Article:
Skip to main content

Absolute Value Equations

The absolute value of a number x is the distance from x to 0 on the real number line and is written as |x|. The absolute value function can be written as a "piecewise-defined function". Therefore, when solving absolute value equations, you need to consider 2 cases. The first case considers what happens when x is positive and the second is when x is negative. 

|x|= x if x 0

|x|= - x if x < 0

Solving Equations and Inequalities

When solving equations or inequalities that involve absolute value, the following three principles will be useful. Notice that you will be required to solve two separate parts corresponding to two different cases. The first step is to separate the equation or inequality into it's two cases and remove the absolute value signs. The second step is to solve the equations or inequalities as usual.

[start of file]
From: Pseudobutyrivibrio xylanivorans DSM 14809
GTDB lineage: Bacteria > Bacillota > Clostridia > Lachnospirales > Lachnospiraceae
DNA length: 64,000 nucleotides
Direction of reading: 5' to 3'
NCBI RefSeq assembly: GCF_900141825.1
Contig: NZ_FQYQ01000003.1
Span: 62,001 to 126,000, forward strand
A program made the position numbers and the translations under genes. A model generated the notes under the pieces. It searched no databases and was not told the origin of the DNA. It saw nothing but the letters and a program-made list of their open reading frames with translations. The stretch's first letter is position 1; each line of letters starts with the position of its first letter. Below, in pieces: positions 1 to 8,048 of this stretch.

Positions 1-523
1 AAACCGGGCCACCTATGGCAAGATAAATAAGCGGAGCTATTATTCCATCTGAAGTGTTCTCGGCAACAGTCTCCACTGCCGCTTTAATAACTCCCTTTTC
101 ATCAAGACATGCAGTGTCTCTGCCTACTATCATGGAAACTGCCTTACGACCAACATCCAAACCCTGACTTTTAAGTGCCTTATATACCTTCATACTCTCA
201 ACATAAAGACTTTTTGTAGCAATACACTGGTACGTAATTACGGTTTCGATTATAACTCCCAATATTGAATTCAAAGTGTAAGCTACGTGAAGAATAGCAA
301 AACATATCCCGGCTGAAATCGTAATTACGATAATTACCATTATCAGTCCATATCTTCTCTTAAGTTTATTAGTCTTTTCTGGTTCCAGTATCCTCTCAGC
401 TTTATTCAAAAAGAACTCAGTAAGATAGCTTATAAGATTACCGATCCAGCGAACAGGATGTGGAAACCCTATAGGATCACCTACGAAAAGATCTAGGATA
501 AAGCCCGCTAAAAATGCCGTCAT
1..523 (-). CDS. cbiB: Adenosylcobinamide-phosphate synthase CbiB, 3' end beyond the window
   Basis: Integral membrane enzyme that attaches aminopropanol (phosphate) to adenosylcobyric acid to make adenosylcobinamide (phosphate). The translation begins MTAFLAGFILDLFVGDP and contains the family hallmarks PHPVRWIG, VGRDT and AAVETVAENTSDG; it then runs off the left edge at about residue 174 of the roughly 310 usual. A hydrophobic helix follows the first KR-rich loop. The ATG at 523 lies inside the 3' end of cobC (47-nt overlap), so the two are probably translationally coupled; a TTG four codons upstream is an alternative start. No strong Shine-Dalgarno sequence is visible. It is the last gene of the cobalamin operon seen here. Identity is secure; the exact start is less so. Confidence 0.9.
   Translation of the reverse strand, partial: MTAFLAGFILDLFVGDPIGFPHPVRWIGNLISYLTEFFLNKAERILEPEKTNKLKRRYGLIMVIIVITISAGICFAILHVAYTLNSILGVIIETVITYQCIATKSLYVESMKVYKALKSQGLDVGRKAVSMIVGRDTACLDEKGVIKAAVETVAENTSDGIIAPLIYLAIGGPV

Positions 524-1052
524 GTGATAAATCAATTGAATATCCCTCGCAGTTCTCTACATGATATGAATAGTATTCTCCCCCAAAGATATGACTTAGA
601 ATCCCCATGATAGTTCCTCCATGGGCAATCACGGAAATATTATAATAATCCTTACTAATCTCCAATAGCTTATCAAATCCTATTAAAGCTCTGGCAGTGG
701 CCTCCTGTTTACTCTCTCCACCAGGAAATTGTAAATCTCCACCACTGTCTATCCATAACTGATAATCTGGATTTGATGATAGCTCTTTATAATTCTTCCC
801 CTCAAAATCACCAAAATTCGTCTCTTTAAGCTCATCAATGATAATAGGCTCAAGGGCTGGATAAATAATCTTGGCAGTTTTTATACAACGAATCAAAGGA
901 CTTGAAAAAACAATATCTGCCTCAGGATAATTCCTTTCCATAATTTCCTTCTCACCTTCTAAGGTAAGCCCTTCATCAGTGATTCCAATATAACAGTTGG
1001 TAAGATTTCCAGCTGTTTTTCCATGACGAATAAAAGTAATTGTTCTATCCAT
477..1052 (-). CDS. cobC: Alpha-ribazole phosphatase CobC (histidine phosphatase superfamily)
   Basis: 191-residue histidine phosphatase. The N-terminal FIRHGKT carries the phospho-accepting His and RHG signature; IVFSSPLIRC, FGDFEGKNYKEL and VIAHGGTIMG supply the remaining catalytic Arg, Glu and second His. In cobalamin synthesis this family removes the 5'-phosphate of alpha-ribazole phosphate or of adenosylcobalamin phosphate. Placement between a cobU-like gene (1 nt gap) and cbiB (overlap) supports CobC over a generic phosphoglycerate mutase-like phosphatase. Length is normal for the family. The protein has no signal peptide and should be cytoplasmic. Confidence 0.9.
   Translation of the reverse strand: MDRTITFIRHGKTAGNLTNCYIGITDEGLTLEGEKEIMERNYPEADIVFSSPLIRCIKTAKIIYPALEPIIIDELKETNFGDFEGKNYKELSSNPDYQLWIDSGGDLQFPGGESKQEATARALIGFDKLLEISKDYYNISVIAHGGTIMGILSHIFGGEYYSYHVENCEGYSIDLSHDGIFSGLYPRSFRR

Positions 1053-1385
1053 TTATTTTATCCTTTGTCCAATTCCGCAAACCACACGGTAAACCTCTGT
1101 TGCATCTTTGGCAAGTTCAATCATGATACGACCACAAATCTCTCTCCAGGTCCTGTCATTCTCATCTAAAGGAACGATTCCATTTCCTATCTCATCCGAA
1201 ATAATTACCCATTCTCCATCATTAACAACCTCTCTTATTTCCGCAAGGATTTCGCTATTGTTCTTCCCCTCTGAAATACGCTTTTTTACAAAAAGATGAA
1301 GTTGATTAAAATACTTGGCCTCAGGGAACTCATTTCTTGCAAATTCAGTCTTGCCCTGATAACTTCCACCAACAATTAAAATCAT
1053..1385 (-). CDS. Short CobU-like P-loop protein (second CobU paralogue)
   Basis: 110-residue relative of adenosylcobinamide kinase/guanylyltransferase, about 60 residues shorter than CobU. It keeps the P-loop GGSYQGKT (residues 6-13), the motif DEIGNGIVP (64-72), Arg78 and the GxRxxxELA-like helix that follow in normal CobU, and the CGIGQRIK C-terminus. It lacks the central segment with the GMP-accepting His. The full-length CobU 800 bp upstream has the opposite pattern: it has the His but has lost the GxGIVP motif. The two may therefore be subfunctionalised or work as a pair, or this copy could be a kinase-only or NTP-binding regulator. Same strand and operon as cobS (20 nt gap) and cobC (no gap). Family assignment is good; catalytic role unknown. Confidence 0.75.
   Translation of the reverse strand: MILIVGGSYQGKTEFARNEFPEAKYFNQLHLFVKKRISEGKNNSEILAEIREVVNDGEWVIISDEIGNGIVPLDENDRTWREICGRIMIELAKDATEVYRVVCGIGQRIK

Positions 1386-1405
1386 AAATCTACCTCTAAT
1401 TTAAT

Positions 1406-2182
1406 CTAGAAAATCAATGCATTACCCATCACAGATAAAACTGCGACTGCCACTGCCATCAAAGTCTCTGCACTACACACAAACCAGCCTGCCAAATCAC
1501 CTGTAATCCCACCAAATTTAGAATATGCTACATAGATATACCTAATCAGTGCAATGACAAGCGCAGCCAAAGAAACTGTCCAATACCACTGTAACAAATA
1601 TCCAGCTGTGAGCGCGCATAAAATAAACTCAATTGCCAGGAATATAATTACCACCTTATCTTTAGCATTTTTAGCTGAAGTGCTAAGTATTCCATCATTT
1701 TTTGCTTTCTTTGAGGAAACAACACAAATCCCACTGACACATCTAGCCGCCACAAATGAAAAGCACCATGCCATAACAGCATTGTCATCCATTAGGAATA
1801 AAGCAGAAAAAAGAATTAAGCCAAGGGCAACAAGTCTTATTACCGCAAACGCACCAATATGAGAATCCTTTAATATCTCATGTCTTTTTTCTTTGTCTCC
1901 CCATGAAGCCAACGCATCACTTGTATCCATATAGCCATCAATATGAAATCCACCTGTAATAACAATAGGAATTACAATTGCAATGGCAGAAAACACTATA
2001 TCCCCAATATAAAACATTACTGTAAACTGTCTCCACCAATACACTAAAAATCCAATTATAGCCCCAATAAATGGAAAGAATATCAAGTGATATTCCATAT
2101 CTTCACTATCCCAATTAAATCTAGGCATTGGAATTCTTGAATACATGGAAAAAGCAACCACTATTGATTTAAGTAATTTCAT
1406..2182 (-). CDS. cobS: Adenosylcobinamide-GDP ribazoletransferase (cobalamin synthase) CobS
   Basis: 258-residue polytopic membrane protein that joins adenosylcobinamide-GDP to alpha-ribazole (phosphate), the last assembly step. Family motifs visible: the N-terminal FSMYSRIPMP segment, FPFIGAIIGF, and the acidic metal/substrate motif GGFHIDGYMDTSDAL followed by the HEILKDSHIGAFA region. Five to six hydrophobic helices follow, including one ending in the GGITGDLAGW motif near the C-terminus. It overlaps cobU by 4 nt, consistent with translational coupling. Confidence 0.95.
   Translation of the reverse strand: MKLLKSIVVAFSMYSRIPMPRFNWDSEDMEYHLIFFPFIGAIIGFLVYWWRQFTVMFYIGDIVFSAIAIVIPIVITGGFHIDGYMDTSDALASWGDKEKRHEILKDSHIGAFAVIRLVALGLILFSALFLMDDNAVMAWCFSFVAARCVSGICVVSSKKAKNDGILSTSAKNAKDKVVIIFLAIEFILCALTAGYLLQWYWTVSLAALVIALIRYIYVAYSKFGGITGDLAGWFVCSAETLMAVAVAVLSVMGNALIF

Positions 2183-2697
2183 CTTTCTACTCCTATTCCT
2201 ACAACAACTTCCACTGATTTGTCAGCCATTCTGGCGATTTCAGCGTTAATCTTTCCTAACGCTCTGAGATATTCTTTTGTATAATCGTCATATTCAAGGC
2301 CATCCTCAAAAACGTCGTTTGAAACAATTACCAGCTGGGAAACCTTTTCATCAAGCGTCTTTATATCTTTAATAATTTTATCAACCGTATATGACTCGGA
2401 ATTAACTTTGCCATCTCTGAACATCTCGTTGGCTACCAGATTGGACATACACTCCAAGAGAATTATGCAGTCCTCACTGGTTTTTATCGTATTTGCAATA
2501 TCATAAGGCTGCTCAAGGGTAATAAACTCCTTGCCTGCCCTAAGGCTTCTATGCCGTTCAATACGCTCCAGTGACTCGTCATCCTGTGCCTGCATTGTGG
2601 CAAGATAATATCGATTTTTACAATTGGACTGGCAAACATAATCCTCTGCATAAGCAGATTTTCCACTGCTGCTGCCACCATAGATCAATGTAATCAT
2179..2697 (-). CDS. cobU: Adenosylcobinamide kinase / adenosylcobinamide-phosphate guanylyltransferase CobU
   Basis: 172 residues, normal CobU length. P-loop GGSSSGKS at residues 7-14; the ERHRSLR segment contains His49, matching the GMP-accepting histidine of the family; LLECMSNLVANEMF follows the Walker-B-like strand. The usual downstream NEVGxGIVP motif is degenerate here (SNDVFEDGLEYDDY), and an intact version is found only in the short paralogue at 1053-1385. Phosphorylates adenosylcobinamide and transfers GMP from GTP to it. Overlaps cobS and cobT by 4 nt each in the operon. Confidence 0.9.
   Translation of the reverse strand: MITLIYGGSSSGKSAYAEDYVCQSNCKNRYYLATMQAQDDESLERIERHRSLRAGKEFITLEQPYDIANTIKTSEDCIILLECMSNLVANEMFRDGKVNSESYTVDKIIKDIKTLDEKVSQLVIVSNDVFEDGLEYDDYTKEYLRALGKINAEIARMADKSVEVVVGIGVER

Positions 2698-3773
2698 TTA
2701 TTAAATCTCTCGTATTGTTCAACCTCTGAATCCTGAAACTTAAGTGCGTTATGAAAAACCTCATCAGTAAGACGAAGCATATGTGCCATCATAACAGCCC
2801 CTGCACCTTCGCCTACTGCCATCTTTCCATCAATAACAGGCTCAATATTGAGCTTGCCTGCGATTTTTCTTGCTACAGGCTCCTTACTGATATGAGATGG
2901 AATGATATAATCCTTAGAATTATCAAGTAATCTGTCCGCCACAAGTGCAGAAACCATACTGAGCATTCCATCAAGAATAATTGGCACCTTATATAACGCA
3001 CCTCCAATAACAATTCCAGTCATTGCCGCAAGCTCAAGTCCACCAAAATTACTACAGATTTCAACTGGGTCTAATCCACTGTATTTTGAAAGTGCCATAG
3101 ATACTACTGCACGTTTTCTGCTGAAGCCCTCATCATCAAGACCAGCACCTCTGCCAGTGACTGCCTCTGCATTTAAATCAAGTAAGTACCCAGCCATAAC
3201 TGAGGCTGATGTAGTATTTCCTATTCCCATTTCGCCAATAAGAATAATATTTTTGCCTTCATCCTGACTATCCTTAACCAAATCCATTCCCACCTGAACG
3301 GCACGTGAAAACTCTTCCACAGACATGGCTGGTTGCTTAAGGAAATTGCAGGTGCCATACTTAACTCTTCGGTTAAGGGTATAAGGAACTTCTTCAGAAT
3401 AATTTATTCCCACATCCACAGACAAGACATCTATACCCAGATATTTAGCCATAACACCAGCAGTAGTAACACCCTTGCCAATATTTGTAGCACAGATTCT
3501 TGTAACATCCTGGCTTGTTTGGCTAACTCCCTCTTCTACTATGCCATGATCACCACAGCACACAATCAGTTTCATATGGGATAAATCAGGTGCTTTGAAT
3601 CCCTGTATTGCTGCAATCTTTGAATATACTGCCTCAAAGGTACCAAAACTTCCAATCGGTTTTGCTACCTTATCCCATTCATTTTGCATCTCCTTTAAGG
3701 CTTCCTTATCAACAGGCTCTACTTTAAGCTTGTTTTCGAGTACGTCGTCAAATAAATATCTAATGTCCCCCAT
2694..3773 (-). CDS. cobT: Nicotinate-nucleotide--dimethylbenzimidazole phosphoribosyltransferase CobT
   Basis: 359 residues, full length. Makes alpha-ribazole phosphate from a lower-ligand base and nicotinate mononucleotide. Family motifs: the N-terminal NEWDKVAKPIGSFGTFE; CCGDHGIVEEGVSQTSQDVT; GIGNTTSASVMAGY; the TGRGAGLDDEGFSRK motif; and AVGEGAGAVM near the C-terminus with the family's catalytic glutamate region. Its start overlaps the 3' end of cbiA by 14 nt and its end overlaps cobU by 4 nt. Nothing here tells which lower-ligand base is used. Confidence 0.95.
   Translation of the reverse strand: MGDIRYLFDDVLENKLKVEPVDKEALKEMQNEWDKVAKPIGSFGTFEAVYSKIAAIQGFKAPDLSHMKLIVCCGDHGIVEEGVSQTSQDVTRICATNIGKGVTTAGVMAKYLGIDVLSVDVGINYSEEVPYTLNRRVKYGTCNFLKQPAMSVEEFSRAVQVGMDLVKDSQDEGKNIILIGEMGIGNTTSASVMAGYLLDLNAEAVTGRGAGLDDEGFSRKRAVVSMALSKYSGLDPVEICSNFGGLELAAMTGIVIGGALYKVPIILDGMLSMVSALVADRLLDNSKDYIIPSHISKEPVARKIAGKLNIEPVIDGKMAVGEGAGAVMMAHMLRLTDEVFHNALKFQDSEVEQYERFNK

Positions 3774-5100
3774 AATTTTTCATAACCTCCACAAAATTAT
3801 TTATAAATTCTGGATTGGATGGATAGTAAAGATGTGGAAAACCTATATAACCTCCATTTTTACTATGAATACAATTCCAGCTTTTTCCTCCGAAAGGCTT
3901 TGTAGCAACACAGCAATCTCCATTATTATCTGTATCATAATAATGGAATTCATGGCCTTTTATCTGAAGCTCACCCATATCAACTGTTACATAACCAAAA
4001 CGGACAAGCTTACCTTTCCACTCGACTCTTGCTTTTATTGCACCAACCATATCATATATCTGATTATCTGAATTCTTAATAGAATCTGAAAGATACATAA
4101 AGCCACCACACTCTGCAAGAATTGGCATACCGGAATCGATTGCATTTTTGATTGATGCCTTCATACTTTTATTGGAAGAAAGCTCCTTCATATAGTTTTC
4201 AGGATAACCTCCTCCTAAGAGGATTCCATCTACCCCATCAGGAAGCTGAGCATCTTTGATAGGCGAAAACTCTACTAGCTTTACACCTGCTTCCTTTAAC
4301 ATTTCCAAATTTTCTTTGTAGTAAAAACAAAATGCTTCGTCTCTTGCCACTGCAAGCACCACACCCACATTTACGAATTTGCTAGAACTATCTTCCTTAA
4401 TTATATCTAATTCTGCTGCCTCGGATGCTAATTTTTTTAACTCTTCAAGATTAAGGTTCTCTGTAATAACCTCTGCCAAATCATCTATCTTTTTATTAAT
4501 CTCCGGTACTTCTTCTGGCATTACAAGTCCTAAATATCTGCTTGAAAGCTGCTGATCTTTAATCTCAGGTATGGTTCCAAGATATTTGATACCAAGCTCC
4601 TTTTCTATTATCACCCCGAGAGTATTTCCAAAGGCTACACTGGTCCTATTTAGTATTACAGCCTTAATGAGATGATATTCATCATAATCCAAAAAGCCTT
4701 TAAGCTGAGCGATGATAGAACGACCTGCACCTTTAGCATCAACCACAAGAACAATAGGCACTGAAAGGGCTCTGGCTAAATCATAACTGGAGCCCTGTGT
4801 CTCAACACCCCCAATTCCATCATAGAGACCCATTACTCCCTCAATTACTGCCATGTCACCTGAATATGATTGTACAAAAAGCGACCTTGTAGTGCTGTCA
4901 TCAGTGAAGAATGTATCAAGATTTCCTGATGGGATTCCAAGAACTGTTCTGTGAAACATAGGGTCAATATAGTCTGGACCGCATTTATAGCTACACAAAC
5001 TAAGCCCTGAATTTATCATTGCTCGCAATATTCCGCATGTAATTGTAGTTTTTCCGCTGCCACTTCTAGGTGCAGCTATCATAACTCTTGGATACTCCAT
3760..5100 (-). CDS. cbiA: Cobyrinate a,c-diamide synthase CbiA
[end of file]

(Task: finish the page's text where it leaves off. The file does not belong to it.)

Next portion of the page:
If a > 0, then

  • |x| = a if and only if x = ± a;
  • |x| < a if and only if - a < x < a; and
  • |x| > a if and only if x > a or x < -a.

Example: Solve \( |x-8|=4 \) for \(x\).

absolute value equation graphed


        \(x-8=4\)         or                \(x-8=-4\)

               \(x=12\)                                  \(x=4\)

Therefore, \(x=4, 12\).

Example: Solve |x + 5| < 1 for x.


-1 < x + 5 < 1

-1 < x + 5                           x + 5 < 1

-6 < x                                        x < -4

Therefore, -6 < x < -4.